This is a brief overview of information related to FDA's approval to market this product. See the links below to the Summary of Safety and Effectiveness and product labeling for more complete information on this product, its indications for use, and the basis for FDA's approval.
Product Name: Dimension® Free Specific Antigen (FPSA) Flex® Reagent Cartridge
Manufacturer: Dade Behring, Inc.
Address: P.O. Box 6101, Newark, Delaware 19714
Approval Date: January 24, 2003
Approval Letter: http://www.accessdata.fda.gov/cdrh_docs/pdf3/P020027a.pdf
What is it? The Free Prostate-Specific Antigen (FPSA) test is typically performed at the same time as a Total Prostate-Specific Antigen (TPSA) test to help distinguish between cancerous and benign (non-cancerous) prostate conditions.
The FPSA test measures the amount of PSA that is not attached to other substances (free-floating) in the blood. The Total Prostate-Specific Antigen (TPSA) test measures both the amount of PSA that is attached to proteins in the blood and PSA that is in the free-floating form. Once both tests are completed, a doctor compares the FPSA result to the TPSA result to determine the ratio of free-floating to TPSA. If the ratio of FPSA to TPSA is less than 0.19, the patient is more likely to have prostate cancer.
It takes about 18 minutes for the laboratory to determine the results of each test. Blood is drawn by a needle (venipuncture) and aside from the needle prick this procedure should be painless.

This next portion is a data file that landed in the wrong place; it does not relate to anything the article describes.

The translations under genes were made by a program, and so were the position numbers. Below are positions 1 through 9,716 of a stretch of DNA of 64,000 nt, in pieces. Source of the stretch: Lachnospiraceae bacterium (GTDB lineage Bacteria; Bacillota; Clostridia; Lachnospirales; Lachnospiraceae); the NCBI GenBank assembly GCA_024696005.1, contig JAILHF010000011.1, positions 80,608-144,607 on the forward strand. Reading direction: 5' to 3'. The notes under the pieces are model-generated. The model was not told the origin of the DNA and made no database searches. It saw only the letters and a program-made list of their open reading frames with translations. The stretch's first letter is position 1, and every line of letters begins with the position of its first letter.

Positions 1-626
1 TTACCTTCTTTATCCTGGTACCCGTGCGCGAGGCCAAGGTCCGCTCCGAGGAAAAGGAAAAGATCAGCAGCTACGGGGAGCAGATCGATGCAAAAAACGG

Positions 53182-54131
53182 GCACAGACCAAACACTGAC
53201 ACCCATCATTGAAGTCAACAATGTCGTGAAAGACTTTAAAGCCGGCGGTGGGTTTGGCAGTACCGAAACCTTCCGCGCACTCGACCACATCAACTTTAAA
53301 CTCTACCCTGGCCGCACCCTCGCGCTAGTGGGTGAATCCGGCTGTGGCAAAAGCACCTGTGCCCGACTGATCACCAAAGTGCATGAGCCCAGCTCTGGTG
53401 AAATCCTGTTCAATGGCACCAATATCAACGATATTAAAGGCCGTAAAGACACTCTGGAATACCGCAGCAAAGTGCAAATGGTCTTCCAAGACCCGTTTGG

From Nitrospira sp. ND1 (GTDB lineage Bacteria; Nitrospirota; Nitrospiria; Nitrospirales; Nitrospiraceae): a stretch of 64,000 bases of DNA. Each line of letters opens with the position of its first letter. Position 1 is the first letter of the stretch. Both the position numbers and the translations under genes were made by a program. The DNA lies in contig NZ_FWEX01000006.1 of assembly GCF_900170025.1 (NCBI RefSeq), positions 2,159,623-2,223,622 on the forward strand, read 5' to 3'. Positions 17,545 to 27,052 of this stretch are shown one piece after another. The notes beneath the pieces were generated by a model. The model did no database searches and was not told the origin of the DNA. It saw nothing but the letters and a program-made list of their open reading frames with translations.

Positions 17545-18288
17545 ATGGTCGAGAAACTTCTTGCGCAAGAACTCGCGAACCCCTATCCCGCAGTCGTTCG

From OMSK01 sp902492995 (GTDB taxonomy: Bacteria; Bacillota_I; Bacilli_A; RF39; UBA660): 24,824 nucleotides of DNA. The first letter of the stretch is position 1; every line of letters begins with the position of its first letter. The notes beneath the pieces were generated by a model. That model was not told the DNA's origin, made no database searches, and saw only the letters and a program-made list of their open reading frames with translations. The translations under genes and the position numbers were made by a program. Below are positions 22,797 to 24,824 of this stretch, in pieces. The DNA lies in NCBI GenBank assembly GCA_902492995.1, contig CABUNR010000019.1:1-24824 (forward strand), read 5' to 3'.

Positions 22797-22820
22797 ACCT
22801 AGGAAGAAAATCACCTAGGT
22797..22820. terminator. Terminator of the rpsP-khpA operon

When does a doctor use this test? A doctor uses an FPSA test to help diagnose prostate cancer and distinguish between cancerous conditions and benign conditions. A doctor will order this test when the patient:
- is a male who is 50 years or older,
- has a PSA level between 4 nanograms per milliliter (ng/mL) and 10 ng/mL, and
- has a prostate gland that appears of normal size and texture during a digital rectal exam.
A doctor may perform a FPSA test at the same time or after a TPSA test.
When should it not be used? A doctor should not diagnose prostate cancer using only the results of the FPSA test. Normally, a doctor will follow up any worrisome results with a biopsy. During a biopsy, a doctor:
- removes a small amount of prostate tissue and
- examines it under a microscope to determine if the growth benign or cancerous.
How does it work? A laboratory measures FPSA and TPSA in the same sample of a man’s blood. During an FPSA test:
- chemicals are mixed with the liquid part of a man’s blood (serum),
- an analyzer measures the results and calculates the level of FPSA in the man’s serum, and
- the laboratory or doctor calculates the fraction of FPSA to TPSA (ratio).
- If the ratio of FPSA to TPSA is less than 0.19, the man’s high TPSA suggests that he may have prostate cancer
- If the ratio of FPSA to TPSA is more than 0.19, the man’s high TPSA is more likely due to a non-cancerous prostate condition.
What will it accomplish? As a man ages, his prostate has a greater chance of developing tumors. Some tumors are not cancerous, such as benign prostatic hyperplasia. Some tumors are cancerous. Both kinds of growths seem to increase PSA, but cancer seems to decrease the ratio of FPSA/TPSA.
The FPSA test helps a doctor to estimate the likelihood that a patient has prostate cancer and whether he needs a biopsy.
Additional information: Summary of Safety and Effectiveness and labeling is available at: http://www.accessdata.fda.gov/scripts/cdrh/cfdocs/cftopic/pma/pma.cfm?num=P020027